Venue: County Halls, Stirling
Date: Saturday 15th September
Occasion: The inaugural Bloody Scotland Crime Writing Festival
From left to right:
In the red corner: Literary critics: Stuart Kelly and Professor Willy Maley
Referee Chair: Nick Barley, Director of the Edinburgh Book Festival
In the blue corner: Crime Writers extraordinaire: Ian Rankin and Peter James
Nick Barley introduced the motion: Is it time a crime novel won the Booker? Before arguments began, he took a vote. In an auditorium packed with 300 crime-writing enthusiasts, only 3 hands (my own included) voted against the motion. The critics were onto a hiding to nothing.
Peter James opened the arguments quoting the founding objective of the Booker Prize. It was a quest to get the British public reading good novels and there are years when the judges forget this. He quoted a friend of his who wanted to kill the judges who voted for The Bone People, a book which was putting him off reading. James argued against the prejudices of Gilbert any-book-that-makes-me-want-to-turn-the pages-can’t-be-worth-reading Adair and insisted that many a classic novel would have originally be found on the crime shelves: Therese Raquin and Bleak House
Professor Willy Maley took the house by storm. Unfortunately he delivered his speech, in which there was punchline after punchline, so rapidly that I had no time to take copious notes. Besides which, I was laughing too much. Crime writers are being greedy, he said. They already have readers, mega sales, and money from their own prizes. They can’t have the literary Booker as well. He quoted James Kelman’s blistering attack against the genrification of fiction. He also claimed the superiority of the free form and subject matter of literary fiction. A literary novel may contain a crime. A crime novel has no choice.
Ian Rankin talked about crime novels transcending their genre. The problem, he said, is that as soon as a crime novel does this, it ceases to be a crime novel! Crime novels can be political novels, as in Scandinavia and France. They can also be literary, particularly if they have the word snow in the title: Snow falling on Cedars and Snowdrops being cases in point. There is mystery in all writing, he argued. It is, by its very nature, the art of withholding information.
Stuart Kelly defended the right of any prize to define its own criteria. The convention of the genre is a blunt instrument on which to measure crime fiction. Crime and Punishment is as fine a literary crime novel as there ever was and he based his own opposition to the motion on the basis that crime novels have already won the Booker: Something to answer for, Rites of Passage, The Blind Assassin, The True History of the Kelly Gang, Vernon God Little, and Wolf Hall.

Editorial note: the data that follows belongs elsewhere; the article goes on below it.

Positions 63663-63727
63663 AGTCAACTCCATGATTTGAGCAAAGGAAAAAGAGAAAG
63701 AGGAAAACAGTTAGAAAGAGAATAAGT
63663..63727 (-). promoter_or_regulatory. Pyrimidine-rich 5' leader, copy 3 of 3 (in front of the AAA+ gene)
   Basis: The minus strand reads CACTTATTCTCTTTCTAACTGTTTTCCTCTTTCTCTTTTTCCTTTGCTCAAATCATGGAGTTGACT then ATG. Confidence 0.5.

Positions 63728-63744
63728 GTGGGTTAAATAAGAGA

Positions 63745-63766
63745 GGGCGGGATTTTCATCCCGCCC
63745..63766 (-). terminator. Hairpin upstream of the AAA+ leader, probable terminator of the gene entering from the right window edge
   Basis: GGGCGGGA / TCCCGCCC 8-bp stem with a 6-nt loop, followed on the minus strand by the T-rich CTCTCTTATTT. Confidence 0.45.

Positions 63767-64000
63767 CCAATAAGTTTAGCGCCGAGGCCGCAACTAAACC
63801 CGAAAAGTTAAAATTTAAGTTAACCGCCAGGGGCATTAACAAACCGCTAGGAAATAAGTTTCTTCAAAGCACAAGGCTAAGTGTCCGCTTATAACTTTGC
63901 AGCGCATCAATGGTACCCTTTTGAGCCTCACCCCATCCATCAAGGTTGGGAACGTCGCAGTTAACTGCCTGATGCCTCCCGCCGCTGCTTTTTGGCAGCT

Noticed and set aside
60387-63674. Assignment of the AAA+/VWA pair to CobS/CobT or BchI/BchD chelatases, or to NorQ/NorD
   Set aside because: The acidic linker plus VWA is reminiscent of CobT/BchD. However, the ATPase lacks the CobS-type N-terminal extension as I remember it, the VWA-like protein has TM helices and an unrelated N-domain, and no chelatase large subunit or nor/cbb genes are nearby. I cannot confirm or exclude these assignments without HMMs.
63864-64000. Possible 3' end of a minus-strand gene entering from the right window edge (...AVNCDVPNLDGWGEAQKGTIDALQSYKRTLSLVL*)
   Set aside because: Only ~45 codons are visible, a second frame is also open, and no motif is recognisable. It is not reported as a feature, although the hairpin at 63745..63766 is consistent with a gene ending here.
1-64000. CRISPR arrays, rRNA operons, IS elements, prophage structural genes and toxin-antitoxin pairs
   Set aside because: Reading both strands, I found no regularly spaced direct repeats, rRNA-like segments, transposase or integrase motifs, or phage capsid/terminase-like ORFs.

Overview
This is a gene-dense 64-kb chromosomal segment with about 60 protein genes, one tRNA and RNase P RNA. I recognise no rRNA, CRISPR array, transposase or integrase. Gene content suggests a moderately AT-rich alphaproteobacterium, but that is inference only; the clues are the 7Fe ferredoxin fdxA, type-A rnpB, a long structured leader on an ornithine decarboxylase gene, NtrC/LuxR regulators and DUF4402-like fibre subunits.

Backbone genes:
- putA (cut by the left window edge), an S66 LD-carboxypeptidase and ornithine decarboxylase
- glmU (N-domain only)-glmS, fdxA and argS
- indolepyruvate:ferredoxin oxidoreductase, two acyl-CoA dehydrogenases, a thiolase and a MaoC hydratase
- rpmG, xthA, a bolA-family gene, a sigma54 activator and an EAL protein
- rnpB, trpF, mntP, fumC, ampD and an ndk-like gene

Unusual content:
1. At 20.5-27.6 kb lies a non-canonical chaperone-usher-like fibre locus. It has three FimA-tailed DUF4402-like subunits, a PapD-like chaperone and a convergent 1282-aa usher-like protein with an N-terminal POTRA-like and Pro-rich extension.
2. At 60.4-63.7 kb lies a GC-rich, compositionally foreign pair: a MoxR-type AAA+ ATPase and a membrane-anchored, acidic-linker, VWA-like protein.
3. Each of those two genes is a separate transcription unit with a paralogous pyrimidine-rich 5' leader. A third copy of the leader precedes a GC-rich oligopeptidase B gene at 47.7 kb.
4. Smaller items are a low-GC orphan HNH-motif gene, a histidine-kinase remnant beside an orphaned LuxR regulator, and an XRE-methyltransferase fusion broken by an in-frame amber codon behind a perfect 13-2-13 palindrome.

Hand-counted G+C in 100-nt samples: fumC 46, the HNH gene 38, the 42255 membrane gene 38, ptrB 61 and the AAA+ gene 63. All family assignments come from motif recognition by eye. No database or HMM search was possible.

Additional points brought out during audience questions:
Peter James: How ironic is it that the Booker Prize is funded by the literary estates of Agatha Christie, Ian Fleming and Dennis Wheatley? Greene’s Brighton Rock changed all the rules. Not only did the mind of the criminal suddenly become the plot but it was the first crime novel to attain the status of literary fiction. There are no rules in crime fiction now, he said. in fact, crime on the spine is purely a marketing tactic.
Stuart Kelly listed other crime novels that can easily be labelled literary: Asta’s Book and King Solomon’s Carpet, both by Barbara Vine; John Le Carre’s The Constant Gardener and Allan Massie’s novels set in Vichy France. He added that he would be delighted if Sophie Hannah won the Booker one day. Her novels are exceptional, he said.
As you can see this was a very civilised bout in which the opposing sides sometimes forgot which side they were on. Peter James, the most rigorous defender of the right of a crime novel to win the ultimate accolade, made the most outrageous statement of all. Despite all my arguments, he said let’s be quite clear. I’d rather have my gallbladder removed without anaesthetic than win the Booker Prize!
Let’s be quite clear, I thought, I’d perform that operation on you as payback for your snide opening comments about Keri Hulme’s wonderful novel. And so, when Nick Barley asked if any of the original 3 opposers of the motion wished to defend their position, my hand rose of its own accord and I crossed swords with Mr James, defended The Bone People, and uttered something about no matter how good a crime novel is, I have never awarded 5-stars to one.
Driving home I realised I was talking nonsense. I have and it was to China Mieville’s The City and The City. (Mr James, I herewith return your gallbladder.) Even so, I would not have been happy for it to win the Booker in 2009, not in the year of Wolf Hall.
Anyway back to the debate. The chairman asked for a second show of hands and there were now somewhere in the region of 20 hands raised opposing the motion. Meaning minds had shifted from the idea of a crime novel winning the Booker and the defenders of the literary faith had won the day!